Taylor Lab

Department of Microbiology, Immunology, and Parasitology

Louisiana State University Health Sciences Center | School of Medicine | New Orleans, LA

The Taylor Lab focuses on microbial community research and visualization methods. Our primary area of research is studying the vaginal microbiome and relationships with bacterial vaginosis, chlamydia, and other sexually transmitted infections. We also have ongoing studies on the gut microbiome and relationships with alcohol use and HIV.

Chris Taylor, PhD

Principal Investigator | Associate Professor

Chris is a computer scientist who began working on computational biology in 2003 soon after the sequencing of the human genome was completed. His graduate research focused on studying the timing of human DNA replication using DNA-tiling microarrays as part of the NIH funded ENCODE project. In 2008 he shifted his focus to the emerging field of high-throughput sequencing and has directed the development of software tools and systems for dual RNA-Seq analysis and 16S rRNA gene sequencing of microbial communities. The current research focus of his lab is on the human microbiome, studying the bacteria that live within and upon us, and the impact that antibiotics and probiotics have on these vital communities.

Jacob Elnaggar

MD/PhD Graduate Student

Jacob began working in the bioinformatics lab with Dr. Taylor to pursue his PhD in 2020. His research investigates changes in vaginal bacterial communities leading up to development of bacterial vaginosis using DNA sequencing and qPCR methods. Jacob has developed new qPCR standards and analysis methods for absolute quantification of various bacteria in the vaginal community. He is developing analysis methods for shotgun metagenomics sequencing data to provide a more detailed view of the changes in the vaginal community leading up to incident bacterial vaginosis.

John Lammons

MD/PhD Graduate Student

John began working in the bioinformatics lab with Dr. Taylor to pursue his PhD in 2022. His research interests involve interactions of the gut microbiota with aging and cardiovascular diseases. John is developing analysis methods visualization of bacteriophage found in shotgun metagenomics data. He also has an interest in interactions of alcohol use with the gut microbiota.

Vince Maffei

MD/PhD Graduate Student (Alumnus)

Vince began working in the bioinformatics lab with Dr Taylor to pursue his PhD in 2014. His research investigated the interaction between alcohol use and the gut microbiota in an HIV-positive patient population. Vince developed analysis methods for looking at networks of bacteria that interact within the gut community and applied this approach to a study of biological aging and the human gut microbiota. He was also a T32 trainee working within the LSUHSC Comprehensive Alcohol Research Center (CARC) and successfully applied for and received an F30 award from NIH/NIAAA. Vince is currently at Wake Forrest University as an internal medicine resident.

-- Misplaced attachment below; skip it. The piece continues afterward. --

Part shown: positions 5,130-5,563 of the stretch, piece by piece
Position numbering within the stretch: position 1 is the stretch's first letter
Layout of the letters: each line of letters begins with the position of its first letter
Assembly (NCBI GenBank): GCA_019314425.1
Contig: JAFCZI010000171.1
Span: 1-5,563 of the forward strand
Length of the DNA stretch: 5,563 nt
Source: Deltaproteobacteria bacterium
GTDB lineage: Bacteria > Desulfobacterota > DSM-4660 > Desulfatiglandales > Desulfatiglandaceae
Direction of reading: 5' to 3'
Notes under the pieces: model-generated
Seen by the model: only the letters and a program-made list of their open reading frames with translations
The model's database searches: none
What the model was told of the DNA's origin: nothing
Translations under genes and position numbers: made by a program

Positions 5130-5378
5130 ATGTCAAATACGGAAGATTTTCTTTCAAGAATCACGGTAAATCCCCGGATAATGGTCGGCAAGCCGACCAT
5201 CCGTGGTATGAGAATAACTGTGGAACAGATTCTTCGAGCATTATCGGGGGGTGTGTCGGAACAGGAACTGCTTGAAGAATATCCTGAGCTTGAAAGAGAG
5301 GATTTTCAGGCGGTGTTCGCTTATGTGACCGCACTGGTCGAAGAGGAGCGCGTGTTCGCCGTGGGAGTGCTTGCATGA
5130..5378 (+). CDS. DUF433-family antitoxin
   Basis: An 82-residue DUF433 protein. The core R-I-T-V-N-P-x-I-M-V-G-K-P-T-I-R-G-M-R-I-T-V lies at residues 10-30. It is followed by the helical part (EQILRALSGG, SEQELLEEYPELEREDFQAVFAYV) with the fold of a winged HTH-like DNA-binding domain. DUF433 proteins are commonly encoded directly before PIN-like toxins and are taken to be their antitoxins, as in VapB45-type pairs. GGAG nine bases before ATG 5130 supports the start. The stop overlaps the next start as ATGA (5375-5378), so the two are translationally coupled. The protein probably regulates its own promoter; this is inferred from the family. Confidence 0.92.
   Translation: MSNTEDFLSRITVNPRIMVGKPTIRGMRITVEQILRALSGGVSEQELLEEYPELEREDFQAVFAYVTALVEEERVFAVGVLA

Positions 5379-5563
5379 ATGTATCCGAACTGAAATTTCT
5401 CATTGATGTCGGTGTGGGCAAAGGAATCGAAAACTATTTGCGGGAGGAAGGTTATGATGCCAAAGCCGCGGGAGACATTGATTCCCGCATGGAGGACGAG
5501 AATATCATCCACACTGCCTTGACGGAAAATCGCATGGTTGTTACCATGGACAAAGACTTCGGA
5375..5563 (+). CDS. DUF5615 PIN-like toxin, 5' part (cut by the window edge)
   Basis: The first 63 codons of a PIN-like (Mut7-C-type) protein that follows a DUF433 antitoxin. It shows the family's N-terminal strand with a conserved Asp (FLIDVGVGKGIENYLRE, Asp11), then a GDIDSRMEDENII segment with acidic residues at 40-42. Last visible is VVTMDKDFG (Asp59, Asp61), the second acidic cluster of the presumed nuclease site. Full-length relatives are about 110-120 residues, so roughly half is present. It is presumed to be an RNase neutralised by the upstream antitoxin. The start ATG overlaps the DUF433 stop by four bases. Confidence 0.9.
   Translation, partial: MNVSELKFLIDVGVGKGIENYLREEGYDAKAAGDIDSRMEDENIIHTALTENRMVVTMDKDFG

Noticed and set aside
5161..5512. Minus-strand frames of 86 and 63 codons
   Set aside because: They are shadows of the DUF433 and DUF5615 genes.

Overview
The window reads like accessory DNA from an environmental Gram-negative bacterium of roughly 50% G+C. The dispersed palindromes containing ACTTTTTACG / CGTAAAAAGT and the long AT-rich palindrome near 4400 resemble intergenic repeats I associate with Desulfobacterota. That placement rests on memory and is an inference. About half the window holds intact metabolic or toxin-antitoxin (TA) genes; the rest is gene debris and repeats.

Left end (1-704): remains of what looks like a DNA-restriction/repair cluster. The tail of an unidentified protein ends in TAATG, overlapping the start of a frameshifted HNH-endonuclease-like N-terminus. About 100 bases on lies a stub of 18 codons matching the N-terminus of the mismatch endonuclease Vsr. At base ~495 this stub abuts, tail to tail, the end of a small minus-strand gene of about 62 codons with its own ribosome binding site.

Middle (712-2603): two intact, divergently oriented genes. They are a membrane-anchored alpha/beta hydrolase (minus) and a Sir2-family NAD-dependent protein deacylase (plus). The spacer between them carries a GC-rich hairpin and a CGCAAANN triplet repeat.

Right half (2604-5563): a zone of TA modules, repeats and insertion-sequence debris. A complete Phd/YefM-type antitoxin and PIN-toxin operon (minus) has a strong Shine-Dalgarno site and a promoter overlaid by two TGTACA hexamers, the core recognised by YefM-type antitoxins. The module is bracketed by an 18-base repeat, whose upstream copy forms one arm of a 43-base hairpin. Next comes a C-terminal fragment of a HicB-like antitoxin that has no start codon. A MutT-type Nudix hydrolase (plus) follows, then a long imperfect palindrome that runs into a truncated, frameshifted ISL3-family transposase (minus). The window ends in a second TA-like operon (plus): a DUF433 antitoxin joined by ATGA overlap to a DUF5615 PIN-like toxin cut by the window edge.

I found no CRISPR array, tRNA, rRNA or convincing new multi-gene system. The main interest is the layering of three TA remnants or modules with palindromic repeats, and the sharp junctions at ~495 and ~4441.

Gene Blanchard

Bioinformatics Analyst | Lab Manager (Alumnus)

Gene began working in bioinformatics with Dr. Taylor at Children's Hospital New Orleans as a student worker in 2012. After graduating from the University of New Orleans in May 2013 with a degree in computer science he joined Dr. Taylor's lab at LSUHSC as a full-time bioinformatics analyst. He managed the high-perfomance Linux machines in addition to managing and analyzing the large amounts of sequencing data generated by the Microbial Genomics Resource Group. Gene has moved to a position in industry where he develops solutions using cloud computing infrastructure.

What we do

The Taylor lab is involved in a wide range of activities.

Analyze Sequencing Data

We utilize 16S rRNA gene sequencing data to study microbial communities with particular interest in the human reproductive tract and interactions with STIs


We design, implement, and test new software tools for analysis and processing of sequencing data.

Pipeline Design

We stitch together software tools to construct custom pipelines that accelerate our research and enhance reproducibility

Data Visualization

We develop and implement new ways to visualize sequencing data


We teach our collaborators how to use computational tools to analyze their own data through direct interaction in our lab as well as lectures offered to the broader community

Computational Resources

We maintain several high-performance Linux workstations and a new computational cluster along with over 100TB of combined secondary storage archiving over a decade of DNA sequencing data.

Lectures On Informatics

A link to introductory lecture series given by the Taylor lab.

Get in touch

  • Address

    CSRB Room 605
    533 Bolivar Street,
    New Orleans, LA 70112
  • Office

  • Lab